Thursday. 3/10/2019

The Monocle Minute

Opinion / James Chambers

Pride before a fall?

China is on holiday this week and more than one billion people are basking in the glow of Tuesday’s National Day military parade in Beijing – or just genuine sunshine. On WeChat, plenty of patriotic posts about a prosperous new China are being sent from exotic beaches in faraway foreign lands. Socialism with Chinese characteristics (otherwise known as capitalism) has been a triumph for a lot of people. But everything is far from golden for the leadership in Beijing as they get back to business.

This month the Communist party will hold its most important meeting of the year and the forecast will look gloomy. A slowing economy, compounded by the US trade war, means that economic growth can no longer be taken for granted. Employers are becoming anxious about hiring and some companies are shedding jobs. Beijing needs to produce 11 million new positions this year simply to satisfy university graduates and rural Dick Whittingtons flocking to the city.

Premier Li Keqiang is encouraging everyone to become an entrepreneur but financing is getting harder to come by: start-ups find it tougher to raise capital, while small businesses struggle to get bank loans. To free up positions, expats are being nudged toward the exit and young foreign talent struggles to get work visas. Some graduates are still, however, returning home from overseas with fancy foreign degrees only to find themselves cutting hair. Mass unemployment is one of the Communist party’s biggest existential threats and no amount of “Made in China” military hardware can change that.

Urbanism / The US

Crossing the line

A growing band of urbanists in the US are voicing concern over the federal government’s finickety attempts at law enforcement when it comes to street art. The latest city to fall foul of authorities is Ames – population 67,000 – in the Midwestern state of Iowa. In an attempt to project an image of itself as an open and inclusive place, it painted street crossings at one of its downtown intersections in the colours of the rainbow. But it then received a letter from the Federal Highway Administration claiming that the crossings didn’t adhere to its code. Why? They aren’t white. It’s not the first time that cities have riled authorities: in 2016, St Louis, Missouri, was asked to remove a crossing that replaced stripes with painted leaves. But Ames intends to remain defiant: it has politely refused to abide by the federal edict.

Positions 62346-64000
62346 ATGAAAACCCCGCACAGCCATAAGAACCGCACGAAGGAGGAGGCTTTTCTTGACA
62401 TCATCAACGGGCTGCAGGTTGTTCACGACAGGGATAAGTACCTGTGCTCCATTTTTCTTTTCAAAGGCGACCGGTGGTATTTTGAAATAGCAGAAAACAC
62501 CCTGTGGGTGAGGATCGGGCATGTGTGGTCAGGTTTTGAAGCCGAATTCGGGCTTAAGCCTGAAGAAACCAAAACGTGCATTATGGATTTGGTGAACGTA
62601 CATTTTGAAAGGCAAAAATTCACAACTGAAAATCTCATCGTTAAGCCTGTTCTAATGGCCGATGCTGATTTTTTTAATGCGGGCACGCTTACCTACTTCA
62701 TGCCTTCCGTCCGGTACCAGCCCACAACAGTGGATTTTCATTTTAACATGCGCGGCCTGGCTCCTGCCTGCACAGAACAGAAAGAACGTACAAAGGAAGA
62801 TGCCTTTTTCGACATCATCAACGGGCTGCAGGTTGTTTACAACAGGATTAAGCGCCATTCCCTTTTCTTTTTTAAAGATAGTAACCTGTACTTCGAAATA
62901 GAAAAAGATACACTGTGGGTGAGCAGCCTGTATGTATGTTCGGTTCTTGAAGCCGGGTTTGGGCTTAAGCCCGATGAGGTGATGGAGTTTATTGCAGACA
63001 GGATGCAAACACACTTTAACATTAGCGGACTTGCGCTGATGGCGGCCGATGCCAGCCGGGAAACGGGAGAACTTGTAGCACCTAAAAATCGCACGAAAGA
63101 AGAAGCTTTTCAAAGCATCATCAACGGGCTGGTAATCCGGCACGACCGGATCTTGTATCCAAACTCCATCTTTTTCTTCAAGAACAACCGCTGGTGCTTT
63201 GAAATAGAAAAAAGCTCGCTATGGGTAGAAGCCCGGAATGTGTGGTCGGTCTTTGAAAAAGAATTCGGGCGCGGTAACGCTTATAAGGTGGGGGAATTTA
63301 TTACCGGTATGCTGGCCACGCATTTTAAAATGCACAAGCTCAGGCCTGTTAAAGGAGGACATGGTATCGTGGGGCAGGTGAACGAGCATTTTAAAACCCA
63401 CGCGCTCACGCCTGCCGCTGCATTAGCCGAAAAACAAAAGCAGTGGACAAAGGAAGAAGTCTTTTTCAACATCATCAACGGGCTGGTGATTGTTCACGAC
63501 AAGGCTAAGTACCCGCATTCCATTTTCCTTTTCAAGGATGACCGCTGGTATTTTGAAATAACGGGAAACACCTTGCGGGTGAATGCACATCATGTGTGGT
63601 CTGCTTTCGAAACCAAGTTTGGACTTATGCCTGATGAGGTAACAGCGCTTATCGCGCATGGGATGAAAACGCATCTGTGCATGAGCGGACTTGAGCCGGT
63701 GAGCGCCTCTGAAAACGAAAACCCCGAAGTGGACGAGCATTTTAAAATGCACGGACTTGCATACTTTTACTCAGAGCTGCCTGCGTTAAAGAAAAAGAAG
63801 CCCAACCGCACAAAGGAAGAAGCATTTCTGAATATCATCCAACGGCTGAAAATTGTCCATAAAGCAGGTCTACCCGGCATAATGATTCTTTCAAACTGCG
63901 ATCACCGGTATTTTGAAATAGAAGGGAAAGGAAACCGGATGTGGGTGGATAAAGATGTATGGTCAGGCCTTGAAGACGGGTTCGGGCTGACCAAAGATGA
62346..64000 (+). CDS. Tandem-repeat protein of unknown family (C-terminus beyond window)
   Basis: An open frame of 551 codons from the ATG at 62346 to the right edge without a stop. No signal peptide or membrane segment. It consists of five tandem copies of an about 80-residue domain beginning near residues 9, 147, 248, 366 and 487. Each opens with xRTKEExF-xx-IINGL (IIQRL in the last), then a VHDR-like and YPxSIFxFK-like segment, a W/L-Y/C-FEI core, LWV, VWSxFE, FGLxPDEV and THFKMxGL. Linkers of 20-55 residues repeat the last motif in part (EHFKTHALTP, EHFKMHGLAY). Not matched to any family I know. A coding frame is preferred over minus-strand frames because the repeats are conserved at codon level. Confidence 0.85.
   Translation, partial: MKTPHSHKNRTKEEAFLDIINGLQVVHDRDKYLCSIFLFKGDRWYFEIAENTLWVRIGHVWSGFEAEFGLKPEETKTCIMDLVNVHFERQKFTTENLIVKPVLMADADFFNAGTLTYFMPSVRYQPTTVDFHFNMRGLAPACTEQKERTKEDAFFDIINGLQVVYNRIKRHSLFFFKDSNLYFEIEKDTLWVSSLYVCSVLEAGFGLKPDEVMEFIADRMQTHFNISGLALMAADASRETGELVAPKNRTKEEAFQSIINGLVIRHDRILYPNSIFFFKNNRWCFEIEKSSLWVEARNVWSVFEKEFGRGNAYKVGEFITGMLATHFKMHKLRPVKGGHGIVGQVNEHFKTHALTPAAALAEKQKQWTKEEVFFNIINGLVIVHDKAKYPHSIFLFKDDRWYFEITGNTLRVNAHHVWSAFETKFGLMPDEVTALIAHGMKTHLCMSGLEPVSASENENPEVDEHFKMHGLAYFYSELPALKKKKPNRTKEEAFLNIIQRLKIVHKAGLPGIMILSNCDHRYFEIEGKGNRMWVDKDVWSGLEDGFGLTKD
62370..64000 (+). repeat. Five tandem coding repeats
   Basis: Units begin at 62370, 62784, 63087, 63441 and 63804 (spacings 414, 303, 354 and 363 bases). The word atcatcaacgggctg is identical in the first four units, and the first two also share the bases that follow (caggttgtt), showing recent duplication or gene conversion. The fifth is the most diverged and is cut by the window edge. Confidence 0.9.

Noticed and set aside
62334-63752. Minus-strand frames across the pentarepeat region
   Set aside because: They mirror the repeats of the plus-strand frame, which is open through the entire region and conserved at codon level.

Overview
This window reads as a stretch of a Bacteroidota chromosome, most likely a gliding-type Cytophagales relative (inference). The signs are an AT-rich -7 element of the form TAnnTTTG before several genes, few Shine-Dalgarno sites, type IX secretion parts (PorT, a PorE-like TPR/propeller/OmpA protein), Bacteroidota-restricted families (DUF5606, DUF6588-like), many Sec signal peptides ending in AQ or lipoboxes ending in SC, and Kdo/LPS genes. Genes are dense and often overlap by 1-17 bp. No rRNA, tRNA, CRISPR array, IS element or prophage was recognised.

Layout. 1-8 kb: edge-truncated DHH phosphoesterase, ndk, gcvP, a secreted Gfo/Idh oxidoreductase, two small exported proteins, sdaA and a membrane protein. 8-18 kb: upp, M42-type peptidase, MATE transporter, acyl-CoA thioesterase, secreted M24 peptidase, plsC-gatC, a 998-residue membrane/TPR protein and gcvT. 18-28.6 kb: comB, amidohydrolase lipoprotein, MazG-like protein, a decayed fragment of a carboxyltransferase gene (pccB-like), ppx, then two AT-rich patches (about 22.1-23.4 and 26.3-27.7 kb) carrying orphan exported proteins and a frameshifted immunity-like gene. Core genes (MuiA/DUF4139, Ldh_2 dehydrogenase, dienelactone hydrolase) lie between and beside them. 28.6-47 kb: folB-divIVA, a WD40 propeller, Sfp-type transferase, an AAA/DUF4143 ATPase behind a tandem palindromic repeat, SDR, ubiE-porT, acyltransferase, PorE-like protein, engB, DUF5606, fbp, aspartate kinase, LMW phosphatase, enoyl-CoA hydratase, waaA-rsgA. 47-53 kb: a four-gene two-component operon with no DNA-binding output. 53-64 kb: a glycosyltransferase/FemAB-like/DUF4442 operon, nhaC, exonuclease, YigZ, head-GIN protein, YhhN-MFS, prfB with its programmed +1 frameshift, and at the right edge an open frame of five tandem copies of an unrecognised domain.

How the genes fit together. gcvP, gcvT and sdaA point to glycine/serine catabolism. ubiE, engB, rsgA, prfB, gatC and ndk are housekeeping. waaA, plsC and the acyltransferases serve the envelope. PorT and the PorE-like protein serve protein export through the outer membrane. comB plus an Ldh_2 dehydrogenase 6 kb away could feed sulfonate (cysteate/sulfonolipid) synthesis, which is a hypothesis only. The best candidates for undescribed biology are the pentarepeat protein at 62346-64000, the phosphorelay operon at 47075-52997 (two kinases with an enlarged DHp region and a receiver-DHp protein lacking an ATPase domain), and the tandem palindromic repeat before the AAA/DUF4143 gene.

Defence / Sweden

Spectre of strife

On an island 40km from Stockholm there’s a subterranean military base that has been manned by a skeleton crew since the end of the Cold War. It has a vast network of corridors, a hospital and even the capacity to shelter warships in its underground docks. But with the resurgence of aggressive neighbour Russia, this James Bond-esque lair – known as Muskö – is set to resume military operations, reopening as the nation’s naval HQ.

“It’s more of a signal than anything,” says Elizabeth Braw, director of Rusi’s Modern Deterrents programme. “They are telling Russia that they are concerned – and serious about defending themselves.” And with Sweden making strategic plans to shift its army and airforce commands outside of Stockholm, it would seem the country is well and truly shaken (though not stirred) by Vladimir Putin’s ambitions.

Transport / Berlin

Cleared for take-off?

Berlin Brandenburg Airport (BER) has become an embarrassment for Germans; it was supposed to open in 2011 but has faced a series of delays and budget overruns. However, after a successful operational test of Terminal 1, it looks as if the airport will indeed open in October 2020. The biggest hurdle – fire-protection concerns – seems to have been overcome. “The results show that most of the technical problems are solved,” says BER spokesperson Sabine Deckwerth. “The main challenge ahead is the transformation of the terminal building into an airport ready to operate. That includes the acquisition of approximately 20,000 volunteers for testing processes such as boarding and check in.” A report of the fire assessment is due at the end of this month but the result is expected to stand. It will be a great relief for Berlin to finally have the airport it deserves but it will be sad to see the charming – if old-fashioned – Tegel Airport replaced.

Fashion / Japan

Into the wild

You’re headed off for a weekend camping trip but you’re short on outdoor gear; you’ll probably be making a beeline for a retailer that specialises in tents, backpacks and waterproof jackets. But the new Beams Outdoor Book might make you reconsider. In this 40-page publication – more glossy catalogue than book – Beams takes its designers, buyers and shop staff to their favourite meadows, mountaintops and diving spots for a lesson in communing with nature in style. They make pizza on portable stoves, pitch tents on snowy peaks and dive with sea turtles, as well as sharing tips on gear and recipes. Under its Happy Outside Beams project, the Japanese fashion retailer has been blurring the line between urban and outdoor fashion by sponsoring summer fairs and music festivals, and collaborating with camping brands. The company won’t say whether it’s intending to open a standalone outdoors shop but the book release hints at a move that would be a natural fit with the firm’s branding.

M24 / The Menu

Food Neighbourhoods 154: Hong Kong, Tin Hau

Monocle’s Hong Kong bureau chief James Chambers visits an area of the city undergoing rapid change.

Monocle Films / Georgia

Tsinandali tunes

The first edition of a Georgian festival that’s bringing together musicians from the Caucasus to discuss their shared future.

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